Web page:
This guideline covers the care and management of type 2 diabetes in adults (aged 18 and over). It focuses on patient education, dietary advice, managing cardiovascular risk, managing blood glucose levels, and identifying and managing long-term complications.
This updated guideline includes new recommendations on:
- individualised care
- managing blood glucose levels:
- HbA1c measurement and targets
- self-monitoring of blood glucose
- drug treatment
- antiplatelet therapy
- managing complications
Who is it for?
- Healthcare professionals that care for adults with diabetes
- Commissioners and providers of diabetes services
- Adults with type 2 diabetes, and their families and carers
Is this guideline up to date?
We’ve reviewed this guideline and the consultation on whether to update it has now closed. A final decision will be published shortly.
Guideline development process
This guideline updates and replaces NICE guideline CG87 (May 2009), NICE guideline CG66 (May 2008), NICE technology appraisal guidance 248 (Febraury 2012) and NICE technology appraisal guidance 203 (October 2010).
The recommendations in this guideline represent the view of NICE, arrived at after careful consideration of the evidence available. When exercising their judgement, professionals and practitioners are expected to take this guideline fully into account, alongside the individual needs, preferences and values of their patients or the people using their service. It is not mandatory to apply the recommendations, and the guideline does not override the responsibility to make decisions appropriate to the circumstances of the individual, in consultation with them and their families and carers or guardian.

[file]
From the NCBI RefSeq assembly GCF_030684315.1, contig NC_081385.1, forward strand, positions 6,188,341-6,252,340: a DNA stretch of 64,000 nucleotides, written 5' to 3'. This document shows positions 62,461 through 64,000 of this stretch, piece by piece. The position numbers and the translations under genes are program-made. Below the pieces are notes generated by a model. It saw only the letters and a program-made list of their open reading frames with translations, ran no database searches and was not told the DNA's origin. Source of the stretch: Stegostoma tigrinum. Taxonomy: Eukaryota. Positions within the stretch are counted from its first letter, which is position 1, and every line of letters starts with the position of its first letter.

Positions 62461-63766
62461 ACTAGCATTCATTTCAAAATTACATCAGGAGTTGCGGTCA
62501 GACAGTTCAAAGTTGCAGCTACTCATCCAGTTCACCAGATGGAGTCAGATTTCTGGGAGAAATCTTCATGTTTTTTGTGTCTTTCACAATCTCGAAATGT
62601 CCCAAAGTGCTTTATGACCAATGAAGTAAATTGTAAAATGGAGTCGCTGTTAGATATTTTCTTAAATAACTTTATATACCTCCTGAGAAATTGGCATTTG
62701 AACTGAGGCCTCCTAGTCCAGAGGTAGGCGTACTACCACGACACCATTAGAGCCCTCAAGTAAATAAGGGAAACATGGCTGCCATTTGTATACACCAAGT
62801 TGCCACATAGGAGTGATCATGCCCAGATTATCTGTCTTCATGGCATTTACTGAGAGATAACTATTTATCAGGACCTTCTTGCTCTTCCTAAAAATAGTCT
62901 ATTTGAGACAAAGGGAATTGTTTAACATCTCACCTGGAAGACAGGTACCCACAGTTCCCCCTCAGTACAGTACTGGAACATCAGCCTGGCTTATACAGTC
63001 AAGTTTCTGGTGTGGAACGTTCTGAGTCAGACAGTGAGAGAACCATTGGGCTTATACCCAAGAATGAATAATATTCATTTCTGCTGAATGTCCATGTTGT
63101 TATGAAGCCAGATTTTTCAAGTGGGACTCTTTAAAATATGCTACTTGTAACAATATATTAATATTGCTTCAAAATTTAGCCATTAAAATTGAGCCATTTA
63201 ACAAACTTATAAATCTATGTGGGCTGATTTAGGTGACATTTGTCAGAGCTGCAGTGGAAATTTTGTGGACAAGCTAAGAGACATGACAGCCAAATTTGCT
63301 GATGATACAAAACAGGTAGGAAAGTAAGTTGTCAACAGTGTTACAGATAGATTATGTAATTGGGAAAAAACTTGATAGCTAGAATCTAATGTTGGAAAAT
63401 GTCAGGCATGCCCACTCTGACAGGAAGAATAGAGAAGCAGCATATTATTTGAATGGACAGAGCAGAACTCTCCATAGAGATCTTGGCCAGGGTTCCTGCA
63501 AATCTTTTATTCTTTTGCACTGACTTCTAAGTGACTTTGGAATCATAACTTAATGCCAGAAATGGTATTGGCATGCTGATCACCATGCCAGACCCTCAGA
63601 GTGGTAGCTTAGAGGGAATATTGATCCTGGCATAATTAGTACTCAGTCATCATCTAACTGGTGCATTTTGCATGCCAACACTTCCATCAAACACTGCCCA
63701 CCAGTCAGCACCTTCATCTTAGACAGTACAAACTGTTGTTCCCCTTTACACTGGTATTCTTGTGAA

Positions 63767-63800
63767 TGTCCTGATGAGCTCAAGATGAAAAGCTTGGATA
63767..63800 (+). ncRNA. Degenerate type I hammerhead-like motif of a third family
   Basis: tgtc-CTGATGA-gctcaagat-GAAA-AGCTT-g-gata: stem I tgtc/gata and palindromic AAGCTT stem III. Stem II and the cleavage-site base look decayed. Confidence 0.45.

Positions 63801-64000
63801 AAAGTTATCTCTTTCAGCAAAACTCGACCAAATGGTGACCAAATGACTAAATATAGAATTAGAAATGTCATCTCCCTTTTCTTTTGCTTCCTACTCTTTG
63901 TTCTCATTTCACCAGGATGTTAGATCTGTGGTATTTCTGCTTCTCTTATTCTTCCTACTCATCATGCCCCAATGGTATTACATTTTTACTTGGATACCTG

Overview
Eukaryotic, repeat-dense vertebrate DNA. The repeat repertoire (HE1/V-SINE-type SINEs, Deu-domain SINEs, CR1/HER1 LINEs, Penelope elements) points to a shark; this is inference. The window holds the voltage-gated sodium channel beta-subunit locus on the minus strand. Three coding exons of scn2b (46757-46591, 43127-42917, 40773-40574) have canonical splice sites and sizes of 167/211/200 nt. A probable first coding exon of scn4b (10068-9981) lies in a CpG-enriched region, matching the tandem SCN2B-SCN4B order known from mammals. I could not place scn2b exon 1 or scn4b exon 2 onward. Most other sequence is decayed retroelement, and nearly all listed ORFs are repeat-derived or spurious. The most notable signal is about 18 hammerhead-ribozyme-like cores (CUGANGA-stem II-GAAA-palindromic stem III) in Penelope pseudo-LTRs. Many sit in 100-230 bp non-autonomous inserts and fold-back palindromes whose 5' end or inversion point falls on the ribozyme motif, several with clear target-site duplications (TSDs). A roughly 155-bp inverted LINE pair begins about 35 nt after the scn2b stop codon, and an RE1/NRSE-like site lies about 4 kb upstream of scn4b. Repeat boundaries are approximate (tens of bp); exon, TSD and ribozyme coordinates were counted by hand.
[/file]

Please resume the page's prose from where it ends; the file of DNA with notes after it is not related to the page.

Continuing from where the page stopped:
All problems (adverse events) related to a medicine or medical device used for treatment or in a procedure should be reported to the Medicines and Healthcare products Regulatory Agency using the Yellow Card Scheme.
Local commissioners and providers of healthcare have a responsibility to enable the guideline to be applied when individual professionals and people using services wish to use it. They should do so in the context of local and national priorities for funding and developing services, and in light of their duties to have due regard to the need to eliminate unlawful discrimination, to advance equality of opportunity and to reduce health inequalities. Nothing in this guideline should be interpreted in a way that would be inconsistent with complying with those duties.
Commissioners and providers have a responsibility to promote an environmentally sustainable health and care system and should assess and reduce the environmental impact of implementing NICE recommendations wherever possible.